Tag Archives: lim family

Stories from a Photograph–The Class of 1944-1945



Video sent in by a reader

Although the fighting was overseas, the repercussions of total war were felt in nearly all areas of the nation’s social, political, and economic life. Education was no exception.In elementary schools, high schools, and universities, the war affected enrolment, the availability of teachers and professors, lessons and curriculum, extracurricular activities, and student culture. It also brought militarized forms of student involvement and spurred patriotic fundraising, salvaging, saving, and thrift campaigns regarded as essential to the war effort at home. Through their education, children, youth, and young adults were taught lessons about the war’s meaning that allowed them to make sense of their role in this global conflict. Attention to documents and materials illustrating the war’s impact on education furthers our understanding of the Second World War.



Photo from the Carleton Place Canadian files from the Carleton Place and Beckwith Heritage Museum–I took this photo from one of the newspapers over a year and half ago.. I wish I knew where it came from so I could provide the hidden names.:(


Despite being far from the fields of battle, Canadian educational institutions were both directly and indirectly affected by the war. Thousands of students and recent graduates of high schools and universities rushed to enlist, their names carefully and proudly recorded by their alma mater. On a broader level, the conflict impacted the expansion of schooling and altered public perceptions of the role of education in society. The diversion of funds and government energies resulted in the cutting of courses, reductions in supplies and equipment, and postponed the construction of additional schools and facilities needed to accommodate increased enrolment. The war impacted practically every phase of the school curriculum and, at least for its duration, altered athletics, the activities of societies and clubs, and social events. At the same time, the manpower crisis affected teacher training and resulted in a teacher shortage.Wartime Canada

A reader sent me the short video that she took of a friend’s photo. This individual went to Carleton Place High School and still had this photo from 1944-1945. Because it was wartime she was one of the very few that could afford to buy one as money was short for most families. Hard to believe isn’t it? If you notice a lot of the boys were in uniform as it was mandatory to be in the cadets and wear your uniforms.



                               Allan Lim (Courtesy of the Lim family)– from the Lim Family site

If you pause the video there is a tall Asian man in the back row on the left hand side. That would either be Allan or Bill Lim. Allan, keen to contribute to Canada’s war effort in the Second World War, joined the RCAF in 1942 at aged 18. He was the only Chinese man in his group of 27 pilot trainees. His brother, Bill, a chemical engineer, married Evelyn Yip, one of the few Chinese women to serve with the Canadian navy.

So that her children could continue in school rather than dropping out to work in the café (New York Cafe), Mrs. Lim (Helen) hired married women in town to help. They, in turn, were happy to be working. These women became wonderful friends of the family. I have placed links below to stories about the Lim family.

From one photo we found out another link to Carleton Place past. Please share your photos.. thank you.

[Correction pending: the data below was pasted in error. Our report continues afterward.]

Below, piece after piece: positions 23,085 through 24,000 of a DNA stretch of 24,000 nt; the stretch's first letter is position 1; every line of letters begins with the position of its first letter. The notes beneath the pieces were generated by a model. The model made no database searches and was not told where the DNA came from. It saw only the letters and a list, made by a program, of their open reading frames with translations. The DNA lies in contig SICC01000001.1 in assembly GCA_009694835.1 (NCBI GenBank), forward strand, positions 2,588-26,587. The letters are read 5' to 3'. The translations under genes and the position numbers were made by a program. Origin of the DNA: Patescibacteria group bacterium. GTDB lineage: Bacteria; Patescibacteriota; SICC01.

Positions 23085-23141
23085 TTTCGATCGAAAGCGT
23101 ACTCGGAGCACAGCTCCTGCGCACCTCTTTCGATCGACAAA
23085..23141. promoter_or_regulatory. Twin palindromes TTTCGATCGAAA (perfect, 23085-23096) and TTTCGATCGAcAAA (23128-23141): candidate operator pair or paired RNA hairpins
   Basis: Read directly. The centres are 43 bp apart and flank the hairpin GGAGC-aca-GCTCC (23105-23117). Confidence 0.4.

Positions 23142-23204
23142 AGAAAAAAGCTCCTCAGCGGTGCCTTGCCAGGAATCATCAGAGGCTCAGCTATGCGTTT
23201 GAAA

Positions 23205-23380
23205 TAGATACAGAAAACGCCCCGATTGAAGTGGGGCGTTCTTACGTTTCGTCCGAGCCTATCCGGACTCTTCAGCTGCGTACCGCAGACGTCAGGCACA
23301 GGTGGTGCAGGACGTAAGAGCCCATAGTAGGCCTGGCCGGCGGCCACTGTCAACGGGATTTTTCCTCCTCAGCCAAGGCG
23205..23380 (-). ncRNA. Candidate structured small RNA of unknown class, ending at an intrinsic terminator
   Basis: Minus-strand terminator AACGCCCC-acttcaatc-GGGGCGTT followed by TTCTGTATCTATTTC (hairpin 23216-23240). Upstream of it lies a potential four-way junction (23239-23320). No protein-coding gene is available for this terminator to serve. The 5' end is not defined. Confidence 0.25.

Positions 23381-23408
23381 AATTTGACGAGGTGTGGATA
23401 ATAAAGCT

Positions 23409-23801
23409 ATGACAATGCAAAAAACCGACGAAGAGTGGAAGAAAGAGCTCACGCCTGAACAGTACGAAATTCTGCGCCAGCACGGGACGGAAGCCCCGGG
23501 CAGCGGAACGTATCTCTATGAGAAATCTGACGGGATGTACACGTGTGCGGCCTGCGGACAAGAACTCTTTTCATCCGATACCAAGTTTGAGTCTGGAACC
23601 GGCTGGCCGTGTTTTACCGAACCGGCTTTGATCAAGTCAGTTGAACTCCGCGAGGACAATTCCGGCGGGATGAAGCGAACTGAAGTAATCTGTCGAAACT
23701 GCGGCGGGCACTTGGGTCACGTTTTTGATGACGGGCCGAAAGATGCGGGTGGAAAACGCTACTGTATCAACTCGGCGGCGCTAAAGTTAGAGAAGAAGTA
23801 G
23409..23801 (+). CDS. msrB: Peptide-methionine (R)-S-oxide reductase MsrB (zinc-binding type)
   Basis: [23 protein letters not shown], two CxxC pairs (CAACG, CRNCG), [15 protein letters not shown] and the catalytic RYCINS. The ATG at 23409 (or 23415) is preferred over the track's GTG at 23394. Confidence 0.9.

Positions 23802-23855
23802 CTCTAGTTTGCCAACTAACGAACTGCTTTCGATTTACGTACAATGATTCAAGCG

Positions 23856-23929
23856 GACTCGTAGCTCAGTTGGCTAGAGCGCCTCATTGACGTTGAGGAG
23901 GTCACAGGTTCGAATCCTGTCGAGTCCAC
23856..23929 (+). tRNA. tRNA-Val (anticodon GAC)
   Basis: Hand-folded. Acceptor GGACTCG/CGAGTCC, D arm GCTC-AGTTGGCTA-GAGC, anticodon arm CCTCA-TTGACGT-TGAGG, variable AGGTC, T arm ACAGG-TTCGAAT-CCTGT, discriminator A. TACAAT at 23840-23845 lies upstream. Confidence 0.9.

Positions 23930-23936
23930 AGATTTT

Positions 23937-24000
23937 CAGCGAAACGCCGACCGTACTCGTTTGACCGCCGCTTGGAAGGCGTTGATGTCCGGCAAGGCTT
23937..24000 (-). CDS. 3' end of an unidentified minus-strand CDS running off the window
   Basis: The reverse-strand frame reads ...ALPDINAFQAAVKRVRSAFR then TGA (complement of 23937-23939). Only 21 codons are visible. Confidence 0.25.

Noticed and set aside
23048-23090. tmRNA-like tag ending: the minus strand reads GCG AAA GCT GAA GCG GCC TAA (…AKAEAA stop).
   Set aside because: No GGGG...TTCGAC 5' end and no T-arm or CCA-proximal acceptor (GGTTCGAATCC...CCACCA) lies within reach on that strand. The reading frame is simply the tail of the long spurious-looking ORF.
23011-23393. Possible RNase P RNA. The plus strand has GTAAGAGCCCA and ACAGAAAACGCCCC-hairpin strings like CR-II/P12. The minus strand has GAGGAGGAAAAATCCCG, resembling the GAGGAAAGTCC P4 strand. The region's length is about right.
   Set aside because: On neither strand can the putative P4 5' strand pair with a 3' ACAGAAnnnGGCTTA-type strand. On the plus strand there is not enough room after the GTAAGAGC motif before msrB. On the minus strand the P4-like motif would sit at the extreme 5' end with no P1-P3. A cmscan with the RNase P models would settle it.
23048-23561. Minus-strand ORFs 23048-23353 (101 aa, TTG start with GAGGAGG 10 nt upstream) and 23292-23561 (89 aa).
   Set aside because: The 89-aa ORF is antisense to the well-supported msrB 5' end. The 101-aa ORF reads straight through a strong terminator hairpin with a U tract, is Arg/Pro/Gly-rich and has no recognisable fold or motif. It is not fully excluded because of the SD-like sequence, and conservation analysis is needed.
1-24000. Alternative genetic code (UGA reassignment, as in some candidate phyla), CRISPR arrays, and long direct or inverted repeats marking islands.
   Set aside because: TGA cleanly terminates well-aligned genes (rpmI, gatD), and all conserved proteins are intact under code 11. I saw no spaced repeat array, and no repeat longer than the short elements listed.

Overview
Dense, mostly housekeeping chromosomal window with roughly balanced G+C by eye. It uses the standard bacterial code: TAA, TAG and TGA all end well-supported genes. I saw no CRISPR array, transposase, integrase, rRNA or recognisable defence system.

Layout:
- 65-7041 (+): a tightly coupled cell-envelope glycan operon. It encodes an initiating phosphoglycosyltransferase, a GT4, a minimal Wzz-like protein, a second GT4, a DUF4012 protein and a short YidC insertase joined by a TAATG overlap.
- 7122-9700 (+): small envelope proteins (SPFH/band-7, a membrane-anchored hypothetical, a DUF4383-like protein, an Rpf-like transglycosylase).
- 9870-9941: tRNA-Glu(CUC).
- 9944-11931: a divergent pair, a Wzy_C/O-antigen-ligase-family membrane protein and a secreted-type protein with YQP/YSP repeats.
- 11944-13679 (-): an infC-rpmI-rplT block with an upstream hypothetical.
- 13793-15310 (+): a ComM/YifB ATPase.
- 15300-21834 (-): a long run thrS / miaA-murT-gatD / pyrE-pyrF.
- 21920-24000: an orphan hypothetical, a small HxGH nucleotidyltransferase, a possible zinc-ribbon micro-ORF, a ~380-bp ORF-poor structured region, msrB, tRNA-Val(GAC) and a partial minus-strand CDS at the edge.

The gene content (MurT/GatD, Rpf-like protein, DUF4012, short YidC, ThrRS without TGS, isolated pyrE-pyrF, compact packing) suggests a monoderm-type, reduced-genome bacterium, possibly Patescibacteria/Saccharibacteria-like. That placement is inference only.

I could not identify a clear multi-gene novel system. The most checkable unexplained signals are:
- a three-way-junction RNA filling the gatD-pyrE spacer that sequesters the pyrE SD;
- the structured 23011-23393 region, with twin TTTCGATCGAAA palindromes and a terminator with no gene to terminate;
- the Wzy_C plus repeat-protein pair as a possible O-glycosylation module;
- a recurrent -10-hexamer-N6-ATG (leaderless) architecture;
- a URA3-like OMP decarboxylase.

Related reading

The Lim Family, Carleton Place

Women Who Made a Difference in Carleton Place — Mrs. Lim of the New York Cafe

In Memory of Former Carleton Place Resident Bill Lim

New York New York in Carleton Place By Terry Skillen

Women Who Made a Difference in Carleton Place — Mrs. Lim of the New York Cafe


From Lives of the FamilyHarry and Mrs. Lim had an arranged marriage in 1922. In 1929, the Lim family settled in Carleton Place with their Canadian-born children, Mary, Allan and Bill. Harry bought the New York Café from its Chinese owners. The couple’s sixth and last child, Kay, was born in Carleton Place.


In 1940, Harry died of tuberculosis. His widow stepped in and carried on running the café. In some places it has been written that Allan decided that it would be best if he left school after his sixteenth birthday and helped his mother at the café. Not sure if he did or not. So that her children could continue in school rather than dropping out to work in the café, Mrs. Lim (Helen) hired married women in town to help. They, in turn, were happy tobe working. These women became wonderful friends of the family.

Some of the employee’s surnames were Mrs. Tom Whelan, Mrs. Majaury and Mrs. Van and their first names Joyce, Margaret, Ethel and Jacqueline (Jackie). Not all, but most of the women hired by Mrs. Lim were widowed like herself. Their shared marital status helped to form a bond of friendship in the kitchen. Mrs. Whelan shed tears when Mrs. Lim announced that she would be moving away. They learned to communicate rather well in spite of the language barrier.  The story of the Lim family had one sad chapter. Upon the repeal of the Exclusion Act in 1947, Mrs. Lim hoped to re-unite with her daughters born overseas and bring them to Canada. Sadly, during the war she’d lost contact with them. She was unable to locate them. In 1951, s. Lim sold the New York Café and moved to Toronto. In 1960, fire destroyed the café. Its owners did not rebuild.


Thank you Mrs. Lim for caring and insisting the women of Carleton Place help your business. A tip of the hat to you! Photos from The Carleton Place and Beckwith Museum More can be read here about The New York Cafe in Carleton Place. Stories of Our Town

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women helping women in Carleton Place
Clipped from The Ottawa Journal, 11 Dec 1942, Fri, Page 24